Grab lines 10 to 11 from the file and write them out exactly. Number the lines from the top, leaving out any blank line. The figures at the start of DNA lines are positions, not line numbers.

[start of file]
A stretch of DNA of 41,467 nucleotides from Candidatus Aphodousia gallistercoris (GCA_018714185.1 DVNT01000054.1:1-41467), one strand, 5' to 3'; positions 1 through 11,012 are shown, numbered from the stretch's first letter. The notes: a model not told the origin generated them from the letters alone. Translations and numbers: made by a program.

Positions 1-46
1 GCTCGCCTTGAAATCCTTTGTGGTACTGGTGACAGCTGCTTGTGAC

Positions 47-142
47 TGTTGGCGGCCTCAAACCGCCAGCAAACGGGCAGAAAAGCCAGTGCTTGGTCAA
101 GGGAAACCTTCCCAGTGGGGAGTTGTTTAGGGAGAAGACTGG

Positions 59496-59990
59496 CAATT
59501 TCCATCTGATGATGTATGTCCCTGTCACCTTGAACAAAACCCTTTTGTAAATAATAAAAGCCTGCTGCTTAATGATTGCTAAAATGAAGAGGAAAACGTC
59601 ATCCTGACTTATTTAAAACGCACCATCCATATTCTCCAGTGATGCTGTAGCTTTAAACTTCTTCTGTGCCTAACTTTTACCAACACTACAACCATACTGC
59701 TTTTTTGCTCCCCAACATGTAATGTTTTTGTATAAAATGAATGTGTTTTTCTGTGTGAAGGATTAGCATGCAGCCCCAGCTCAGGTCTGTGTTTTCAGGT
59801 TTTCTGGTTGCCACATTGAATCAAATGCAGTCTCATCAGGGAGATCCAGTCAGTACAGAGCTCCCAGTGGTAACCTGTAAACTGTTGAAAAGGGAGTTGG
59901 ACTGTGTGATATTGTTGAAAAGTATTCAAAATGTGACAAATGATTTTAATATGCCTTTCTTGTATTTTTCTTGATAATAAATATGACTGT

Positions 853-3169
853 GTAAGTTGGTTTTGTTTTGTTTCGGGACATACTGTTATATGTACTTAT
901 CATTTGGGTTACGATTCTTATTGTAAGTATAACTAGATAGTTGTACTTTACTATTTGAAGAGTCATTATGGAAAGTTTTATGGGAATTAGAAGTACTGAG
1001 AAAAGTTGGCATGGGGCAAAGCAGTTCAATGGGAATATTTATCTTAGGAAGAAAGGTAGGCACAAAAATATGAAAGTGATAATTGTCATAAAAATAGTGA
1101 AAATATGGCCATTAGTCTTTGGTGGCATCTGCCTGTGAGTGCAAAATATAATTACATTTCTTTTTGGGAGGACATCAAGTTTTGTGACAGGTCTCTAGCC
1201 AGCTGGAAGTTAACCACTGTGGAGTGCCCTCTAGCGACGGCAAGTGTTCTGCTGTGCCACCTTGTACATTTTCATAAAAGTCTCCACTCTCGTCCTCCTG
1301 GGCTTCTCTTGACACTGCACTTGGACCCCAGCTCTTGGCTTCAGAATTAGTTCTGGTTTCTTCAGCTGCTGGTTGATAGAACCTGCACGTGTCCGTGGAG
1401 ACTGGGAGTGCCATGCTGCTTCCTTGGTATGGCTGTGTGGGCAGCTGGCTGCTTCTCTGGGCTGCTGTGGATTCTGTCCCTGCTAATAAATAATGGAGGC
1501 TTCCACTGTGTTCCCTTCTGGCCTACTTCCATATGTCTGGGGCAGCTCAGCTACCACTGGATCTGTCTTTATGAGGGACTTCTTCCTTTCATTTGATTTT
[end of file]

59601 ATCCTGACTTATTTAAAACGCACCATCCATATTCTCCAGTGATGCTGTAGCTTTAAACTTCTTCTGTGCCTAACTTTTACCAACACTACAACCATACTGC
59701 TTTTTTGCTCCCCAACATGTAATGTTTTTGTATAAAATGAATGTGTTTTTCTGTGTGAAGGATTAGCATGCAGCCCCAGCTCAGGTCTGTGTTTTCAGGT